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The reason they whine is because they want to be near you, so some people will start by putting their puppy's crate on a chair near the bed so they can see you. After a few nights you remove the chair and the crate is on the floor. Continue to move the crate farther and farther away from your bed until it's in the place you want it to be. There will probably still be some protest (hopefully it's minimal) and it can last a few weeks.

Fleece blankets are best for anything to do with dogs because they don't have string or threads in them that can get tangled in a dog's intestines. It can easily cause a blockage or rip things apart and become life threatening. If the dog ingests a fleece blanket it is much less dangerous because they tend to pass through just fine. I like to buy fleece remnants from craft stores and use those as crate covers and pads.
Thanks for the response, some great things to try, I have a fleece blanket which is the one I put directly over the crate. I read that was one of the things I need to watch out for. Luckily he doesn't bite things that hang in his crate or around it anyway. He bites shoe laces and pant legs but that's about it and I lure him away with a chew or make something more interesting for him to play with. The first night I slept by the crate on the ground but that seemed to cause him to freak out even more by biting the crate and throwing himself at it to get to me but that chair idea might work well as long as I can MacGyver a way to make it secure just incase he does try to knock it over. From what I've heard from my roommate he said that there has been the most silence last night over the others so maybe he's starting to get used to it? Slowly but surely.
 

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I've raised 7 puppies and not one has whined or howled at night, and every one has been beside my bed in the crate. It's hard to remember back, but I think only one crate was raised at all. The others were on the floor from the start. I don't think it's a matter of seeing you, after all the bedroom is dark. It's your nearby scent and sound of your breathing and just knowing you're there, but anyway, it worked for every one. Actually it always worked for adult rescues I fostered too.

I also never set an alarm and got up at regular intervals for potty breaks. I count on them making noise when they need to go out, and they all did - restless movement, low whines. If I didn't think those sounds would wake me, I guess I'd be stuck with setting the alarm and waking the puppy.:)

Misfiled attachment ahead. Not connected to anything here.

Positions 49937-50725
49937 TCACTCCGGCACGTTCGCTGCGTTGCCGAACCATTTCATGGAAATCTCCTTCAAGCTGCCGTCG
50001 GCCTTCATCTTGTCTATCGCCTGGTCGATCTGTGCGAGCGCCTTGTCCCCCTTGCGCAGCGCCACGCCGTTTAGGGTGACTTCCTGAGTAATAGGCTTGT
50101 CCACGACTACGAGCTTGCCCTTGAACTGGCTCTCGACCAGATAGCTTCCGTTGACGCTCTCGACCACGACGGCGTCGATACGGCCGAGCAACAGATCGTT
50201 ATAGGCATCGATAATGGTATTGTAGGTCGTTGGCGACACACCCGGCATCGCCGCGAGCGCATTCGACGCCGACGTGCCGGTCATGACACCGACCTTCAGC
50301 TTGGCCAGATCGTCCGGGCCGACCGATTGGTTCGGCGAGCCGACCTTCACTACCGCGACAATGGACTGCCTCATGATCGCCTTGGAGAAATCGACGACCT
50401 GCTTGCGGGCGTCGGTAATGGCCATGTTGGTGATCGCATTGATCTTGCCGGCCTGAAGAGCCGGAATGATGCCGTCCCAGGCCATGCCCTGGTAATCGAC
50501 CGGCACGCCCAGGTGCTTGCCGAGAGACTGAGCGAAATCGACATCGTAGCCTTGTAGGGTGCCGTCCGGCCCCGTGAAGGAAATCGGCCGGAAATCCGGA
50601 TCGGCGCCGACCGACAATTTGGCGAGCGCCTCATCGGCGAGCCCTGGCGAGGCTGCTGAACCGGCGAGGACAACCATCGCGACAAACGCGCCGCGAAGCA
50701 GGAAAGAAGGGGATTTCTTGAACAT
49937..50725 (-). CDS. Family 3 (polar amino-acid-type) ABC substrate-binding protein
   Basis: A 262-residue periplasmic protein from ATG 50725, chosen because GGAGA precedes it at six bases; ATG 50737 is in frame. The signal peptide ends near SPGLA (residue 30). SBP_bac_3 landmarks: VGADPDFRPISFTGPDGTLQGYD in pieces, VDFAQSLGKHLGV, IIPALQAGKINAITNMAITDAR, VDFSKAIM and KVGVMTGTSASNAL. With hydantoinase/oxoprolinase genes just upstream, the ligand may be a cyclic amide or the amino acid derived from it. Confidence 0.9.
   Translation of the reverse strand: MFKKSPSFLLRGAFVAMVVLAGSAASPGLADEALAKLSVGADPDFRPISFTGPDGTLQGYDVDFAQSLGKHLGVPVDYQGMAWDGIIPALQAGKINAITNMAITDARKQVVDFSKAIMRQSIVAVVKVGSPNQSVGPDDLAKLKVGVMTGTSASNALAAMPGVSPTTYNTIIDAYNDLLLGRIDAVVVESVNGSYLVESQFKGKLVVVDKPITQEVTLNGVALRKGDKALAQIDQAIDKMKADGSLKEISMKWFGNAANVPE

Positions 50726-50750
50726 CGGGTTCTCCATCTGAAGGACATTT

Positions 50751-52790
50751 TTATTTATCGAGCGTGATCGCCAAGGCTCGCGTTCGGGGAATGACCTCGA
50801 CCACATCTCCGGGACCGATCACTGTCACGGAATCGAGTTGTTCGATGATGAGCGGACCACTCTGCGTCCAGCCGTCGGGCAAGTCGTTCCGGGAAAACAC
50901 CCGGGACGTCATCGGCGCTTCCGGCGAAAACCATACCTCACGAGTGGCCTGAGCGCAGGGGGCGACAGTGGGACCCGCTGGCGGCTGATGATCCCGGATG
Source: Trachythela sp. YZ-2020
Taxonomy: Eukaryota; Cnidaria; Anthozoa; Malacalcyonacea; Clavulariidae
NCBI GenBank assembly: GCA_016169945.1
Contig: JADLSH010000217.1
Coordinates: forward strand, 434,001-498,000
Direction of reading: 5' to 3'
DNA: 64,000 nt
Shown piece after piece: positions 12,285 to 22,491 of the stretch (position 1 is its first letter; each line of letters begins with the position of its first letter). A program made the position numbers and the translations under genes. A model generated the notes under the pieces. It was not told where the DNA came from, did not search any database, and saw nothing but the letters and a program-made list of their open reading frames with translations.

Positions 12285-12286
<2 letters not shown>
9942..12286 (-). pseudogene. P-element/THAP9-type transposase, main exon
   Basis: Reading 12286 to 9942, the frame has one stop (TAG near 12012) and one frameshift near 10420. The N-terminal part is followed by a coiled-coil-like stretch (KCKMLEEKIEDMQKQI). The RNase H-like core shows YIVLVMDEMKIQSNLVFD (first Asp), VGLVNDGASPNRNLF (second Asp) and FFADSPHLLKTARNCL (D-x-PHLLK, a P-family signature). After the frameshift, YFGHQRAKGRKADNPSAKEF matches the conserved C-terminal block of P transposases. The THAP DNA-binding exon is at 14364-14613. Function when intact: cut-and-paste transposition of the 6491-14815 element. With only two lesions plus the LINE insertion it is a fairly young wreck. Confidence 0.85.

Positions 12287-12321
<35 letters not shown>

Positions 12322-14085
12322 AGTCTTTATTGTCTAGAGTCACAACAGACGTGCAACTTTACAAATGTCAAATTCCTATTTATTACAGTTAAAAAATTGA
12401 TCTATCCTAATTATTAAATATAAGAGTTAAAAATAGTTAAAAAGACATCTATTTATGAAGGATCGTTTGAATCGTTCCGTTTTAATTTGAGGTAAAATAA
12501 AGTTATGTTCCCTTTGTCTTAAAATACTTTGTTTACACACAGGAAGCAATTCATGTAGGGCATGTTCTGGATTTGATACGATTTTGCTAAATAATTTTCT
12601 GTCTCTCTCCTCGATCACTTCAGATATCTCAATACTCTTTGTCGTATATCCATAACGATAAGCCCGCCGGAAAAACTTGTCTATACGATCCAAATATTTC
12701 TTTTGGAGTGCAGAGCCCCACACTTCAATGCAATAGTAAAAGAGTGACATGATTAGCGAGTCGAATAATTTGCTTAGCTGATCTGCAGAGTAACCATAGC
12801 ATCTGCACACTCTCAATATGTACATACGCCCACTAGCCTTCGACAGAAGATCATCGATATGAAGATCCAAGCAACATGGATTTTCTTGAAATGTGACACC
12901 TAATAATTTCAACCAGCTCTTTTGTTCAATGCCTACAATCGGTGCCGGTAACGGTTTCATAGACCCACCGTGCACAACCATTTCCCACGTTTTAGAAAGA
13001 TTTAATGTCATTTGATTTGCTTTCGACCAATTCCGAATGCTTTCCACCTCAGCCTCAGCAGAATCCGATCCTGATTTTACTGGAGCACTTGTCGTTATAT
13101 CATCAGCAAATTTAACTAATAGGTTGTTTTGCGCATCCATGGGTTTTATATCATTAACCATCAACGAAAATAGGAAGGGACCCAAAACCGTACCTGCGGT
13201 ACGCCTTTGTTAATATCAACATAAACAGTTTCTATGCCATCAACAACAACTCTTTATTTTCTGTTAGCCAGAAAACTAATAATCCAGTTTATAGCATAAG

I sleep in my clothes so that I can just get up, stick my feet in shoes, and go. In winter, I grab my coat as I'm on my way out and don't even stop to put it on until I'm outside with the puppy. I carry them out until they're too big for me to carry.

I use wire crates and have never covered them except the top. That can be necessary in my bedroom to block morning sunlight from being a bother - I'm not an early riser.
 

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Thanks for the response, some great things to try, I have a fleece blanket which is the one I put directly over the crate. I read that was one of the things I need to watch out for. Luckily he doesn't bite things that hang in his crate or around it anyway. He bites shoe laces and pant legs but that's about it and I lure him away with a chew or make something more interesting for him to play with. The first night I slept by the crate on the ground but that seemed to cause him to freak out even more by biting the crate and throwing himself at it to get to me but that chair idea might work well as long as I can MacGyver a way to make it secure just incase he does try to knock it over. From what I've heard from my roommate he said that there has been the most silence last night over the others so maybe he's starting to get used to it? Slowly but surely.
If the chair is too much of a safety issue, you can put it on the floor as Storyist suggested, but if the pup is still not liking that very much and needs a slower adjustment, you might try a sturdy coffee table.

And yes, they do get used to it. Slow and steady.